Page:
objectID.propName = "10px" instead of:
var objectID = window.document.getElementById("objectID");
The former is:
- a lot more easier to write, remember, debug, understand.
- less verbose
- is a more OO lamguage expression.
- look like an afterthought patch
- an unnecessary remote procedure call kind of setter.
I would attack this first, make it simpler to write code in the web
environment and sticking for the moment to ECMAScript and design the
interface well instead of being to be mediocre in all languages.
> Where's the advantage here? Consider an e-mail system in which you could
> effectively represent everything as an XML object. You wanted to find all
> mail written by kurt at kurtcagle.net written after June 1, 2004? You can use
> XPath as the universal addressing system into the DOM, making a call such
> kurtLetters = incomingMail.selectNodes(".//mail[from='kurt at kurtcagle.net'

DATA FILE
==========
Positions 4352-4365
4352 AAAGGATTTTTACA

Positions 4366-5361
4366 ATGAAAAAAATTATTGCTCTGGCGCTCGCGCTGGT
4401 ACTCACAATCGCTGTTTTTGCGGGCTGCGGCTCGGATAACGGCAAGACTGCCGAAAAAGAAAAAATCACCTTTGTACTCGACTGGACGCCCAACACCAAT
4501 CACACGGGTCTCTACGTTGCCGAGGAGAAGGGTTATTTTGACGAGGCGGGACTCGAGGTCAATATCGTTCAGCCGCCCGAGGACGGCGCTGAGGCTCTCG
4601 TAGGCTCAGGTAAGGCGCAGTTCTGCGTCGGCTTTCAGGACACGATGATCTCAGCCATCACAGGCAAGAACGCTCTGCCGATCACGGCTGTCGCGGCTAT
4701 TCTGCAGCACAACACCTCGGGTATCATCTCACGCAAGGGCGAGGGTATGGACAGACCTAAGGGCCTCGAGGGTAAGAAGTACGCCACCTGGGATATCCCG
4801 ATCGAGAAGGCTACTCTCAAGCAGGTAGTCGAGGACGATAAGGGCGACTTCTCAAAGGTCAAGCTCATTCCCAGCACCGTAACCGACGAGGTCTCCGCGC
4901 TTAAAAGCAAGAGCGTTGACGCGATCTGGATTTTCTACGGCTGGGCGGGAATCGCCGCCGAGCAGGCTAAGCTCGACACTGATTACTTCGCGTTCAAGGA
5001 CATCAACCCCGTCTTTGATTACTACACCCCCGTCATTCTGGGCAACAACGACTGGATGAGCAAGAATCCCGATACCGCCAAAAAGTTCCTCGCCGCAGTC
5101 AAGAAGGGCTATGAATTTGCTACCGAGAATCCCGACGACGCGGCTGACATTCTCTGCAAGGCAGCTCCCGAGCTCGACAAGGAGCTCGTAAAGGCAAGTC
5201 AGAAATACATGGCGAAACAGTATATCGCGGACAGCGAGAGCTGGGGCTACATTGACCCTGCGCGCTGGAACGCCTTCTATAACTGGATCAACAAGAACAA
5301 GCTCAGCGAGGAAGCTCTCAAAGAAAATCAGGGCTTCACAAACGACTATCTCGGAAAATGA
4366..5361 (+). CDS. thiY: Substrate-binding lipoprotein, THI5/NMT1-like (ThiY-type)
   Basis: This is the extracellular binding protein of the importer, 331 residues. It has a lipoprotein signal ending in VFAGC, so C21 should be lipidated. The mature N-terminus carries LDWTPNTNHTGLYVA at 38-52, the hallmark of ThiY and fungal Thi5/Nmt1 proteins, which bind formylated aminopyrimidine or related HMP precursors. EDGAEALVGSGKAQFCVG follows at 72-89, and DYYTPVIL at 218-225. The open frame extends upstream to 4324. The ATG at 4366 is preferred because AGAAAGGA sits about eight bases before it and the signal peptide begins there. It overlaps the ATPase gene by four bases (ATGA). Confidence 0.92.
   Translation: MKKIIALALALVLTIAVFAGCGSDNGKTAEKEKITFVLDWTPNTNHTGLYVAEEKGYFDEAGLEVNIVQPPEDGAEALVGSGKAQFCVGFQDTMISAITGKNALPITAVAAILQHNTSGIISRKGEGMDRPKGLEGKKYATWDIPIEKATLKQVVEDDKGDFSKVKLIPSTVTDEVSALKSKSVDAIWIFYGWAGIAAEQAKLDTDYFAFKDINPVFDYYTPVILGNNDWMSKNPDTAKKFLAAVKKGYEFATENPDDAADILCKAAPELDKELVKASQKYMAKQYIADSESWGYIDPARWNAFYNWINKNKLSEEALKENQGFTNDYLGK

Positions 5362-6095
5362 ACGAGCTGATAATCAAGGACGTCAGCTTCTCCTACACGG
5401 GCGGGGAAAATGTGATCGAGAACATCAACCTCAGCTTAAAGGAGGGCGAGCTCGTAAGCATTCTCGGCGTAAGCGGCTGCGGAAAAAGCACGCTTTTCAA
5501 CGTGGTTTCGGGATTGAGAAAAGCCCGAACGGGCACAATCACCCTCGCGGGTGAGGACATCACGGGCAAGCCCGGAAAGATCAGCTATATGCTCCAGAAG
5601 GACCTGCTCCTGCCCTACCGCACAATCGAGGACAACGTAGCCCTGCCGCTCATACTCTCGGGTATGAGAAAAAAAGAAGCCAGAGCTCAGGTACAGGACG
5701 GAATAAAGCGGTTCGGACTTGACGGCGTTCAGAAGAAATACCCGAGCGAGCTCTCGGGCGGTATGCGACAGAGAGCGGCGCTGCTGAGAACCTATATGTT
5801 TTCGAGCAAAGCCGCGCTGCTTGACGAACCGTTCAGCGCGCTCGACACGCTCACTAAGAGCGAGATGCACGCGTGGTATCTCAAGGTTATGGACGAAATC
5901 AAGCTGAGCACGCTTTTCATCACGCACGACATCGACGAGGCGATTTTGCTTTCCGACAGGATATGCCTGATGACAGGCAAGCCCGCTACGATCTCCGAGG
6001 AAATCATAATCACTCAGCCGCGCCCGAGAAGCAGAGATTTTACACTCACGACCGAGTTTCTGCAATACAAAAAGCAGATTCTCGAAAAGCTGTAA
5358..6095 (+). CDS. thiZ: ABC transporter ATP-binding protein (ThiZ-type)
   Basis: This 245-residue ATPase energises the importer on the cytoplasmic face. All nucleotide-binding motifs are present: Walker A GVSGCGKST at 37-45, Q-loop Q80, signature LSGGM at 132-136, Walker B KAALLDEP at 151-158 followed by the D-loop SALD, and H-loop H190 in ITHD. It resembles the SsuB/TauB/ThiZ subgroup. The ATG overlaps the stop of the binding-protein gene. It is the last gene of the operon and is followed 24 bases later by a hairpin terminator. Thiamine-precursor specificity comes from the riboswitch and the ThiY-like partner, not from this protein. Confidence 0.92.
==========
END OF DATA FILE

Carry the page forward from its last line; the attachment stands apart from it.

> and sent gte '2004-06-01']")
> You need to know the schema, but you don't need to know a specific API --
> and what's more, you don't need the same API on different systems that
> still implement this schema.
I agree, tremendously useful.
> Okay, I've probably gone on longer than I should (and will probably be
> permanently banned from this mailing list as a consequence) but I just
> wanted to stress that a back to basics movement is fine so long as people
> understand that such basics should be used as a guideline, not a
> regressive step. Anyway, I'm looking forward to the discussions on this
Surely not Kurt, good to see you join the discussion.
Didier PH Martin